Congress must also take on a larger role in war-making. Its last formal declarations of war were during World War II. It’s high time to revisit the recommendation, made in 2008 by the bipartisan National War Powers Commission, to replace the 1973 War Powers Act, which requires notification of Congress after the president orders military action, with a mandate that the president consult with Congress before resorting to force. This would circumscribe presidential power, but it would confer greater legitimacy on military interventions and better shield the president from getting all the blame when the going got tough.
Congress should also insist that wars be paid for in real time. Levying special taxes, rather than borrowing, to finance “special appropriations” would compel the body politic to bear the fiscal burden — and encourage citizens to consider war-making a political choice they were involved in, not a fait accompli they must accept.
Other measures to strengthen citizen engagement with the military should include decreased reliance on contractors for noncombat tasks, so that the true size of the force would be more transparent; integrating veteran and civilian hospitals and rehabilitation facilities, which would let civilians see war’s wounded firsthand; and shrinking self-contained residential neighborhoods on domestic military bases, so that more service members could pray, play and educate their children alongside their fellow Americans. Schools, the media and organs of popular culture also have a duty to help promote civic vigilance.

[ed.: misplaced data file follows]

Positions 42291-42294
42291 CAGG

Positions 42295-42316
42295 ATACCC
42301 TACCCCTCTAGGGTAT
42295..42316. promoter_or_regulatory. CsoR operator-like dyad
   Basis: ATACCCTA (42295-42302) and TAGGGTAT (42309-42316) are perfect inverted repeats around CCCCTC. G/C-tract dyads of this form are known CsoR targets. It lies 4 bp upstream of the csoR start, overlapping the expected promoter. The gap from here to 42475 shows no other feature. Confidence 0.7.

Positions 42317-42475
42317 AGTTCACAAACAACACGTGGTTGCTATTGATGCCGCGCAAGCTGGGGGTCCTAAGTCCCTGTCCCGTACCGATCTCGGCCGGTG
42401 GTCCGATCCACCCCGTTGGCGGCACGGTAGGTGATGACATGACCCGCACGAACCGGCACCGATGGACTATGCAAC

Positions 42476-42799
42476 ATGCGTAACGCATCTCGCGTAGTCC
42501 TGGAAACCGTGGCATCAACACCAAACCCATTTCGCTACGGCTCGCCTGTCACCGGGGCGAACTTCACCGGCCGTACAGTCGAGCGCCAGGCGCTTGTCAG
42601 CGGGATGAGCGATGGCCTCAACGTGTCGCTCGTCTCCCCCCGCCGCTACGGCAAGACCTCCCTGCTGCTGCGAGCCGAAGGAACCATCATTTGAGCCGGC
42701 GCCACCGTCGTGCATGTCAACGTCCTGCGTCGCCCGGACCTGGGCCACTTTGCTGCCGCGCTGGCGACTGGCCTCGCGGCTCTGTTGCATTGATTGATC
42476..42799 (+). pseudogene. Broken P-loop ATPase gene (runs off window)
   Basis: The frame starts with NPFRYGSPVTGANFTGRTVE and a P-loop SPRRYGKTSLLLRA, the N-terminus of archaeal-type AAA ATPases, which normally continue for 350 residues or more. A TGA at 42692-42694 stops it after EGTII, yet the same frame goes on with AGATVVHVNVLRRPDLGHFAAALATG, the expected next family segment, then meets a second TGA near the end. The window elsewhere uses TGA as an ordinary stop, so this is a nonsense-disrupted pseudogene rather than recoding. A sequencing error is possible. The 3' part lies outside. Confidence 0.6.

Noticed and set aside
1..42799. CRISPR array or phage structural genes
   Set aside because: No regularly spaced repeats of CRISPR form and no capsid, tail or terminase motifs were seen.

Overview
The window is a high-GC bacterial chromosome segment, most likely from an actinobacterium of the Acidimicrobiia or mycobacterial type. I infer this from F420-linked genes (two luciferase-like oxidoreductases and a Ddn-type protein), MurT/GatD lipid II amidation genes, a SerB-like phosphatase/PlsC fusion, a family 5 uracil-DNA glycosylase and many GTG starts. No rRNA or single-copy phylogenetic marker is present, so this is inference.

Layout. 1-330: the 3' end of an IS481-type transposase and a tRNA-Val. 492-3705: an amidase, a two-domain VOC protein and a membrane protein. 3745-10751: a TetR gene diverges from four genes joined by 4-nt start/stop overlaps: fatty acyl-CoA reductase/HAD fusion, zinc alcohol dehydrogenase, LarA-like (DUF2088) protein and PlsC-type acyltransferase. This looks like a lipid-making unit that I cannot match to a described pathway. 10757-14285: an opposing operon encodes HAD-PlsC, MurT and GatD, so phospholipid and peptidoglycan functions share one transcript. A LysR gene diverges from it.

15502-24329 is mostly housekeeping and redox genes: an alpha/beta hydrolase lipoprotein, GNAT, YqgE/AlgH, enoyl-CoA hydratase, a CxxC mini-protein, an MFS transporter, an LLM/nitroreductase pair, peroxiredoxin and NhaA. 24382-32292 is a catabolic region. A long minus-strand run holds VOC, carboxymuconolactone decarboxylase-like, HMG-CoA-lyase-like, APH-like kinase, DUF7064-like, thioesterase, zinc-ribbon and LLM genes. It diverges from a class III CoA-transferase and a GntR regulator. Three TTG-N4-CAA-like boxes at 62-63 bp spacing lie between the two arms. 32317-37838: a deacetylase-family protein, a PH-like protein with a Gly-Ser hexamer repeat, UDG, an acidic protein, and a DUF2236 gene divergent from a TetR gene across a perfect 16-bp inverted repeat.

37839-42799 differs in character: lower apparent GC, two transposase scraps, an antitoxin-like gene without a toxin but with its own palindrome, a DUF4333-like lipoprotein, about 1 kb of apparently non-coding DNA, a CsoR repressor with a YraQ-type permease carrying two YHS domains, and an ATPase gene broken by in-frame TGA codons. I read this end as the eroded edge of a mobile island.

The civilian-military divide erodes the sense of duty that is critical to the health of our democratic republic, where the most important office is that of the citizen. While the armed forces retool for the future, citizens cannot be mere spectators. As Adams said about military power: “A wise and prudent people will always have a watchful and a jealous eye over it.”
Karl W. Eikenberry, a retired Army lieutenant general, was the United States commander in Afghanistan from 2005 to 2007 and the ambassador there from 2009 to 2011. He is a fellow at Stanford, where David M. Kennedy is an emeritus professor of history. They are, respectively, a contributor to and the editor of “The Modern American Military.”